It’s no secret that in this economic climate, everyone is trying to find a way to save money. For the city’s co-op and condo communities, this has meant a great deal of scaling back on budgets, cutting some projects and reshuffling plans for renovations, major capital improvements and even regular maintenance work in some cases.
“People are cutting back,” says Georgia Barton of Manhattan-based management company Morton Andrews, Ltd. “We’re finding that a lot of the more decorative aspects of renovations are being postponed.”
Greg Cohen, president of Queens-based Impact Management, concurs. “Absolutely, with everything going up, there’s only so much you can squeeze the shareholders with,” he says. “We’re putting things off left and right. Hallways aren’t getting painted, landscaping projects are being put off. I even have boards who have stopped putting their employees in uniform. Wherever they can save money, that’s what they are doing.”
Postponing a planned project may be a quick fix for saving money now, but it’s important to make sure a delayed project isn’t going to adversely affect the building’s bottom line in the long run. There needs to be a balance struck between saving money and going ahead with necessary fixes, or else a too-stringent board can find themselves facing emergency repairs or possibly costly legal headaches further down the line.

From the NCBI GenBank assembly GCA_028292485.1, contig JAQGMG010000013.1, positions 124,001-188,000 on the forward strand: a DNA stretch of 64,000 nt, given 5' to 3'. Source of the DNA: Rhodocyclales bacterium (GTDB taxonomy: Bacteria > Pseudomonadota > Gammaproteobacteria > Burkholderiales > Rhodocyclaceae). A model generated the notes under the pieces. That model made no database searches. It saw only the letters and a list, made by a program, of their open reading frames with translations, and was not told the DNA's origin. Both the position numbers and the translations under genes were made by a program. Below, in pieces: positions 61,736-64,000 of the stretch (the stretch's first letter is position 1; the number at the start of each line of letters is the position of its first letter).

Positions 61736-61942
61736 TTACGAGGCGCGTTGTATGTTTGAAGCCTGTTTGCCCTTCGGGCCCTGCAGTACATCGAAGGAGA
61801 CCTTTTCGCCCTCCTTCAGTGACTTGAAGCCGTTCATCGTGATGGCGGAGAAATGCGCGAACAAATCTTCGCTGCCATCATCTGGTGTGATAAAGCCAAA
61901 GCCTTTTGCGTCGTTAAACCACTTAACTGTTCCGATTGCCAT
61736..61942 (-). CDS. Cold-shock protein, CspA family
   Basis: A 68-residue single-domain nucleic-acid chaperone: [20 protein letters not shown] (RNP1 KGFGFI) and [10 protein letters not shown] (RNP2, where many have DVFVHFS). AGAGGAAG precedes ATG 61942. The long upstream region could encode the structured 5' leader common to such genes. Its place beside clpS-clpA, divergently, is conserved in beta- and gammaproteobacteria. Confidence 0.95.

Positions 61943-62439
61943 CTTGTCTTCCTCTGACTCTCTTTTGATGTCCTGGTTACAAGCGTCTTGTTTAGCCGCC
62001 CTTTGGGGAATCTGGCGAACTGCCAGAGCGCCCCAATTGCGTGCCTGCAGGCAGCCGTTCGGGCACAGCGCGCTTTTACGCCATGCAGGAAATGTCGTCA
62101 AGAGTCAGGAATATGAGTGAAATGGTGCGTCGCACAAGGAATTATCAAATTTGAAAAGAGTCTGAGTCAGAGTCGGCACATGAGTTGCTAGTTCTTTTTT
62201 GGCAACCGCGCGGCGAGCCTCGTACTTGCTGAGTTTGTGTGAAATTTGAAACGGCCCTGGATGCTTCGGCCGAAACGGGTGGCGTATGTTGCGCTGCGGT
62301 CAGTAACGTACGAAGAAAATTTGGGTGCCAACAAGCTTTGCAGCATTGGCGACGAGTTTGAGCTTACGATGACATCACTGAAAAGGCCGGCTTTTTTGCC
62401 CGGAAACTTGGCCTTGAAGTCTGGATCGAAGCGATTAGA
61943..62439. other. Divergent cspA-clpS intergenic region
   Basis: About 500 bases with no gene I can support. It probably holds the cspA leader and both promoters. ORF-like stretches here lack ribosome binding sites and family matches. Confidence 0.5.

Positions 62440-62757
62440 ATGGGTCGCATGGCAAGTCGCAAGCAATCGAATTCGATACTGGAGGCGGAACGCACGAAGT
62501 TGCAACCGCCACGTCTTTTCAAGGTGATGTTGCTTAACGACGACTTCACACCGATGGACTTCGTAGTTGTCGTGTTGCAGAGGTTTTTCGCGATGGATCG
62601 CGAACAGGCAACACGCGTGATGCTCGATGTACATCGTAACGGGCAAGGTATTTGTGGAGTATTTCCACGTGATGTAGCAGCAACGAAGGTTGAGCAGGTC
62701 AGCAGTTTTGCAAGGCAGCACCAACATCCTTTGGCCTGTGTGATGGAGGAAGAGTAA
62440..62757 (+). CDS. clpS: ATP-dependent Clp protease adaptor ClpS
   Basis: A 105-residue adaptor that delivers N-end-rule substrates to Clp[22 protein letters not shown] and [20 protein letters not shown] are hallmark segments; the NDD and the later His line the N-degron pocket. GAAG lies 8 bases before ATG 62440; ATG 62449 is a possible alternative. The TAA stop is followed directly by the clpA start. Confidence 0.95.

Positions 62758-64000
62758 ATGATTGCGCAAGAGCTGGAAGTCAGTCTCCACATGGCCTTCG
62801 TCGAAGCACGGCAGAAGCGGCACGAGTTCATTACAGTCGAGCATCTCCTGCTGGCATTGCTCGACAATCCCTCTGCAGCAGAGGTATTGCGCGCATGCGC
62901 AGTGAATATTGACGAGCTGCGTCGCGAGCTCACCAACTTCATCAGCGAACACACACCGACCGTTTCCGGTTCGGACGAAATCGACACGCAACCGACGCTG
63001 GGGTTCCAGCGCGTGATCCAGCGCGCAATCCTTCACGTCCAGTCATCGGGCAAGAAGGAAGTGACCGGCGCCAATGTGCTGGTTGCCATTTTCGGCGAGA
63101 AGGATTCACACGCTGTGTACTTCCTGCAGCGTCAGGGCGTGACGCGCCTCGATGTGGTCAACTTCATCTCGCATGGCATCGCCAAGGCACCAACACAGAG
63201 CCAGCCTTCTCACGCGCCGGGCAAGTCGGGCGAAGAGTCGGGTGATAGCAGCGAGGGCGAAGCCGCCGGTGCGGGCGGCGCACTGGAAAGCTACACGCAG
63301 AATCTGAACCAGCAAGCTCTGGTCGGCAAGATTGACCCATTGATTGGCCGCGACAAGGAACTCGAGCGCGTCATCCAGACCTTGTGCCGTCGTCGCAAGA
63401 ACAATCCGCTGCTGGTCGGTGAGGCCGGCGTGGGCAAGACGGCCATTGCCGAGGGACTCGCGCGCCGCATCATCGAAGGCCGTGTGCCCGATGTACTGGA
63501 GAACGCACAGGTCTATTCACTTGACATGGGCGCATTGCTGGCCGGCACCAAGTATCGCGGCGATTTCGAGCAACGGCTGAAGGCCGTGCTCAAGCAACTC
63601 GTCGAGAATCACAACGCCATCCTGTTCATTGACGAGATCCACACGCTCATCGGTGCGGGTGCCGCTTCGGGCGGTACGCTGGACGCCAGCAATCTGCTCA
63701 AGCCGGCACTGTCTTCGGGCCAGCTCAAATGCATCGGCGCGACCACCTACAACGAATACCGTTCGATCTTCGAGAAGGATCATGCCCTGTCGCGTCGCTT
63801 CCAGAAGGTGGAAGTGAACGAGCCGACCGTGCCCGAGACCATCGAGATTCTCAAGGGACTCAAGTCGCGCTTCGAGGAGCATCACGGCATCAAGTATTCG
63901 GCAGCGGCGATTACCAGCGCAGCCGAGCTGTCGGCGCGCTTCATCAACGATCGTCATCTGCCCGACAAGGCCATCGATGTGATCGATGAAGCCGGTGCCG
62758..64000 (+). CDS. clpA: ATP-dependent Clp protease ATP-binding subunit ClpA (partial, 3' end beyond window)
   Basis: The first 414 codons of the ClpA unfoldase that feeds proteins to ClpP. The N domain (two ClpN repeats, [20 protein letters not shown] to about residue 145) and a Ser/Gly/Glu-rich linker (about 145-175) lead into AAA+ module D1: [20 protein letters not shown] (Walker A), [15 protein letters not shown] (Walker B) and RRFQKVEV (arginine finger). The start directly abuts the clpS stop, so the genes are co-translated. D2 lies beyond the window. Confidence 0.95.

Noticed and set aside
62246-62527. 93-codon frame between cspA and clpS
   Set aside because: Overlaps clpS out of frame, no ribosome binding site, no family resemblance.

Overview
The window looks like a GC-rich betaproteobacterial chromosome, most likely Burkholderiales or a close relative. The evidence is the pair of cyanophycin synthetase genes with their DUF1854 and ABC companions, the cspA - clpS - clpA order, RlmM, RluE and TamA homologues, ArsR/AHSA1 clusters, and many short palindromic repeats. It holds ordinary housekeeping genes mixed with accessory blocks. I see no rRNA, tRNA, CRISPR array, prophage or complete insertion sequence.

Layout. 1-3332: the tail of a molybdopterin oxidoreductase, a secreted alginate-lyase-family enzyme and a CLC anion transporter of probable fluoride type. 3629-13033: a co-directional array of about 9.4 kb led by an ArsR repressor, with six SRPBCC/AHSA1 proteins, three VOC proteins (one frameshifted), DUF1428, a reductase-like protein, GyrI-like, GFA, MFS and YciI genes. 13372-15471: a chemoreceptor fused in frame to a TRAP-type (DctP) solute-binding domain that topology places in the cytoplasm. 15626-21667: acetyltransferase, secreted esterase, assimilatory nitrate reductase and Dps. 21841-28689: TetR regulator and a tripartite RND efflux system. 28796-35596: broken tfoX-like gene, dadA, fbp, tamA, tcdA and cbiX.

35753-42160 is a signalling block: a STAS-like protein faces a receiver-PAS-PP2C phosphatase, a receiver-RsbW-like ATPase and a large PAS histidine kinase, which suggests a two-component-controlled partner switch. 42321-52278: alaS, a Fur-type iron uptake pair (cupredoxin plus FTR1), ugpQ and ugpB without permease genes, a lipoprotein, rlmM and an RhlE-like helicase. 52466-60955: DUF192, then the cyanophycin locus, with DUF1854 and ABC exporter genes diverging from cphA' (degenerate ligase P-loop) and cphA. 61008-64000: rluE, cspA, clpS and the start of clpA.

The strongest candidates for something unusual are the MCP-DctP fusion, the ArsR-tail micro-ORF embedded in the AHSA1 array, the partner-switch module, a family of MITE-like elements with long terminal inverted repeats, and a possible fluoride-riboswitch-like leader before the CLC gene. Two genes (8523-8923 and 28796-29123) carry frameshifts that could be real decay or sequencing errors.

In any down economy, cosmetic projects and improvements are usually the first on the chopping block. “Buildings are putting off changing elevator cabs or remodeling hallways,” says Michael Jay Wolfe, president of Midboro Management Inc. in Manhattan. “They hope the economy will settle down and real estate taxes won’t increase significantly. That’s the number-one factor for all these buildings.” Wolfe says that other nice-but-not-essential projects being put on hold include carpet replacement, changing the light fixtures, and even some kinds of exterior work.